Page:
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CITY SMART | Community Profile: La Canada Flintridge

September 27, 1996|CECILIA RASMUSSEN

When a group of Caltech students dug trenches, piled up sandbags and tested a rocket motor at a deserted spot in the Arroyo Seco in 1936, it marked the start of rocketry in California, the permanent home of the Jet Propulsion Laboratory--and a high-velocity beginning for the city of La Canada Flintridge.

It is a dual city that encompasses the high-tech hush-hush of JPL and the camellia-laden quiet of the county's 165-acre botanical preserve, Descanso Gardens. Its two components have rather different histories but, since 1976, a united future.

Flintridge's founding father was U.S. Sen. Frank Putnam Flint, whose place in history comes less from his realpolitik career than from his real estate ventures. In the early 1920s, he built small estates for the affluent on 1,700 acres below Michigan Avenue (now known as Foothill Boulevard) and a luxury hotel that is now home to Sacred Heart Academy. In return, the community eventually adopted his name.

Flint's career did not run altogether smoothly. After he left the Senate, he acted as attorney for several major stockholders of Julian Petroleum, which in 1927 precipitated the "Great Los Angeles Swindle." Angelenos lost over $250 million in fraudulent oil promotion schemes. Never indicted but tormented by the scandal, his own financial reverses and a nervous breakdown, Flint signed on for an ocean cruise in 1929, where he died in his sleep. The next year, his millionaire brother, Motley, on trial in the fiasco, was shot to death in court by an investor who had lost his life savings.

La Canada's chief founding father, Dr. Jacob Lanterman, led a lower-profile life and is remembered primarily as a pioneering dentist who began an idyllic community in the hills above Los Angeles in 1876.

Lanterman and his partner bought almost 6,000 acres of Rancho la Canada and created 46 lots, each with a quarter-mile frontage on Foothill Boulevard. The 1915 Lanterman family home is now a historical landmark and museum. A stretch of the Foothill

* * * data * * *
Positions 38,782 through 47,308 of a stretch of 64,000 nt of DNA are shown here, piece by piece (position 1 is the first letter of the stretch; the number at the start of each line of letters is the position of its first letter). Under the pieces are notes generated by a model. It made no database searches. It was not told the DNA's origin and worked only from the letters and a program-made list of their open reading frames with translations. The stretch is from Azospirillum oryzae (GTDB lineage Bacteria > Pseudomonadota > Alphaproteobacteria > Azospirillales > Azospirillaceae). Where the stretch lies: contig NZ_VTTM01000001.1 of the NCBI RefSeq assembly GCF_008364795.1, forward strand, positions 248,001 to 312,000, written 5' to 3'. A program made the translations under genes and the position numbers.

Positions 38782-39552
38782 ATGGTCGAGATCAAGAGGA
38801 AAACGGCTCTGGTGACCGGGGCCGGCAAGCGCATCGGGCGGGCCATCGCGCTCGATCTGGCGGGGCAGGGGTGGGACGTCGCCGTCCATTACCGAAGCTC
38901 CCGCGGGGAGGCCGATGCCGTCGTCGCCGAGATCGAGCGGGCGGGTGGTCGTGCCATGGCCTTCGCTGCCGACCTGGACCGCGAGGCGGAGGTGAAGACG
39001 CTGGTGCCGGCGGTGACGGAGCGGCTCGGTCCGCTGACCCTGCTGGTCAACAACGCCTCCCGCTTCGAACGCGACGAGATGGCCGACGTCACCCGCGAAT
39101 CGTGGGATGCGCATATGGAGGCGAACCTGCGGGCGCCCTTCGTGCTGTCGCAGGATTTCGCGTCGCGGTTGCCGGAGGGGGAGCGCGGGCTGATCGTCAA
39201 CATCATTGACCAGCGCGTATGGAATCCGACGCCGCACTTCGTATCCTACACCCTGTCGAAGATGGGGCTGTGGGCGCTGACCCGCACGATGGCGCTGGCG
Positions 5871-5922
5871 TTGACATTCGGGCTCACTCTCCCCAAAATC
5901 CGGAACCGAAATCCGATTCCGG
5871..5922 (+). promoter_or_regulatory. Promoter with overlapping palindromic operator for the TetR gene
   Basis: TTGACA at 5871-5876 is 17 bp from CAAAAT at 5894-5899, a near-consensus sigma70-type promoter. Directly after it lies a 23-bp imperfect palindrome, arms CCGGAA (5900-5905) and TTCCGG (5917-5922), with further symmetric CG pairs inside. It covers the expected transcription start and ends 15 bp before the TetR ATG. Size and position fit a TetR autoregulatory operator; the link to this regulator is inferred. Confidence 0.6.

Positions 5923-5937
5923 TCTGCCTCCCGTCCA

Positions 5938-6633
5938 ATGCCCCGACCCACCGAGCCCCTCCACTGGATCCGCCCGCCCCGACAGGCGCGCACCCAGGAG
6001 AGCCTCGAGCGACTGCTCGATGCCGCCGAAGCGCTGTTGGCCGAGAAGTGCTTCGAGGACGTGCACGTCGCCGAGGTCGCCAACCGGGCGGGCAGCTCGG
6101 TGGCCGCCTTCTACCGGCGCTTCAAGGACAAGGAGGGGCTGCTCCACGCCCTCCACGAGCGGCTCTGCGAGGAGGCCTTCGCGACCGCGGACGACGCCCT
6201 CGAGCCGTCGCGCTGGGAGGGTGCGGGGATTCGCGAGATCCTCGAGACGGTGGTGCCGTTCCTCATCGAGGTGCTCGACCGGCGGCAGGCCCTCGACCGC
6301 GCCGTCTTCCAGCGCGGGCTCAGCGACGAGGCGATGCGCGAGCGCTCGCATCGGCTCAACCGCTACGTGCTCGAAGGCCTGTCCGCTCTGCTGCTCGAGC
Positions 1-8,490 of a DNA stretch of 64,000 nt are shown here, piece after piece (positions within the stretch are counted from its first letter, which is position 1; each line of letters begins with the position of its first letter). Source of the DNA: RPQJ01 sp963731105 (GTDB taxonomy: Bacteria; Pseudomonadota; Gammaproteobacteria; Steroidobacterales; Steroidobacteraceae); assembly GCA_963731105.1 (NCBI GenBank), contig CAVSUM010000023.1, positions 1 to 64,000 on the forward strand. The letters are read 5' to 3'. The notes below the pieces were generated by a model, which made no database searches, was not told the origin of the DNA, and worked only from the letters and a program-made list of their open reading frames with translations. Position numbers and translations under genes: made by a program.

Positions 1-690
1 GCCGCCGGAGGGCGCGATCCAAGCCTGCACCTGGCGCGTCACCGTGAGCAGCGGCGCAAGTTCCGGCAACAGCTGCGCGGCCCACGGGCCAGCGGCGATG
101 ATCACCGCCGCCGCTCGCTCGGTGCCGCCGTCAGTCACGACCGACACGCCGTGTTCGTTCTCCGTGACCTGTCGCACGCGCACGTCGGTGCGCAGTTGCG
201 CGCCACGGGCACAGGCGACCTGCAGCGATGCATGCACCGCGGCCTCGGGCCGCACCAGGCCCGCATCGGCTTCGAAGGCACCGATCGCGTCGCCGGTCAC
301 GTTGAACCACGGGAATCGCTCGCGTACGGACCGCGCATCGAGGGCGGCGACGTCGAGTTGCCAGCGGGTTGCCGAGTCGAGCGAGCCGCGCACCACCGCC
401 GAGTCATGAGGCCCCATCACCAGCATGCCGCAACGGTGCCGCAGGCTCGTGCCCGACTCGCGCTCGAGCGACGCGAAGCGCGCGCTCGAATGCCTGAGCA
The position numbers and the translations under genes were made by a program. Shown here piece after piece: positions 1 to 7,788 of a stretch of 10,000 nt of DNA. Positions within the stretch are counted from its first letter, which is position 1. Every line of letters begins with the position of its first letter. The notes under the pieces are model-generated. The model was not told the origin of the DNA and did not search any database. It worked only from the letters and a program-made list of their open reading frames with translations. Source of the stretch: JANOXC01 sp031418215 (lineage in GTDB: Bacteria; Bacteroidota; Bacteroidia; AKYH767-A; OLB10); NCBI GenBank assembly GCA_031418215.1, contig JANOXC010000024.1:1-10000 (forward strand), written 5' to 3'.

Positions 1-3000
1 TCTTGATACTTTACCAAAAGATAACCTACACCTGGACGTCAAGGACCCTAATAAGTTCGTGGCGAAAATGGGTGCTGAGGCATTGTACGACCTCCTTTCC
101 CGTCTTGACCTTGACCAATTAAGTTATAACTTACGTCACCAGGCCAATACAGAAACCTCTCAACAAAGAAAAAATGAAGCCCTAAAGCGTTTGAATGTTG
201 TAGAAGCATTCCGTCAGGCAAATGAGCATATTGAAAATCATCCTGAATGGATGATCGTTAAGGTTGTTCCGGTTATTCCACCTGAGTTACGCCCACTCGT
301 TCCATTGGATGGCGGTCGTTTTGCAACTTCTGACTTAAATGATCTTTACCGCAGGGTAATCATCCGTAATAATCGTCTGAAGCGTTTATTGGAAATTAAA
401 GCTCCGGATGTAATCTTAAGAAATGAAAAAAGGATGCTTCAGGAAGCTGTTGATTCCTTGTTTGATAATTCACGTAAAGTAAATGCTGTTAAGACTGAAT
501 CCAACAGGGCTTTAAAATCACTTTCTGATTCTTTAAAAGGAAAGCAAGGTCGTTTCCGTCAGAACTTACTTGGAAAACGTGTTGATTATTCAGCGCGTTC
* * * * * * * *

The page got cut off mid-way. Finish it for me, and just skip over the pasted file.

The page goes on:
Freeway is named after Lanterman's grand son, the late state Assemblyman Frank Lanterman.

During the Great Depression, La Canada and Flintridge stopped growing. But World War II and the Cold War boom brought many engineers to the new JPL plant and the communities' populations mushroomed from 3,500 in 1940 to 15,000 by 1958.

In 1964, foothill residents rejected a cityhood measure, but within five years began thinking better of it after the community's affluence and legislative clout couldn't stop Caltrans from demolishing some of its finest mansions to make way for the Foothill Freeway.

Meanwhile, nearby Pasadena was hungrily eyeing JPL, even though only 5% of it lay in that city (JPL still uses a Pasadena address). When Glendale and Pasadena made a serious bid to annex some of the remote hillsides, La Canada and Flintridge incorporated in 1976.

A clerk erroneously put a hyphen between the two cities' names. The City Council, trying to make the best of it, believed the hyphen connoted the distinct character of the communities, but it would take nine years before the hyphen was wiped out by ordinance.


By the Numbers


Date incorporated: December 8, 1976

Area in square miles: 9 miles

Number of parks: 3

Number of city employees: 21 fulltime

1995-96 operating budget: $6 million



Latino: 5%

White: 83%

Asian: 12%

Black: .4%

Other: .1%



Population: 19,378

Households: 6,713

Average hopusehold size: 3

Median age: 41



Median household income: $80,061

Median household income/LA County: $34,965

Median home value: $567,600

Employed workers (16 and older): 9,871

Women in labor force: 54%

Men in labor force: 77%

Self-employed: 1,436

Car-poolers: 719



Married couple families with children: 35%

Married couple families with no children: 41%

Other types of families: 8%

Nonfamily households: 16%



$0 to $14,999: 5%

$15,000 to $24,999: 6%

$25,000 to $49,999: 15%

$50,000 to $74,999: 21%

$75,000 to $99,999: 14%

$100,000 or more: 39%



Total stores: 147

Total employees: 1,342

Annual sales: $113 million

Source: Claritas Inc. retail figures are for 1995. All other figures are for 1990. Percentages have been rounded to the nearest whole number.

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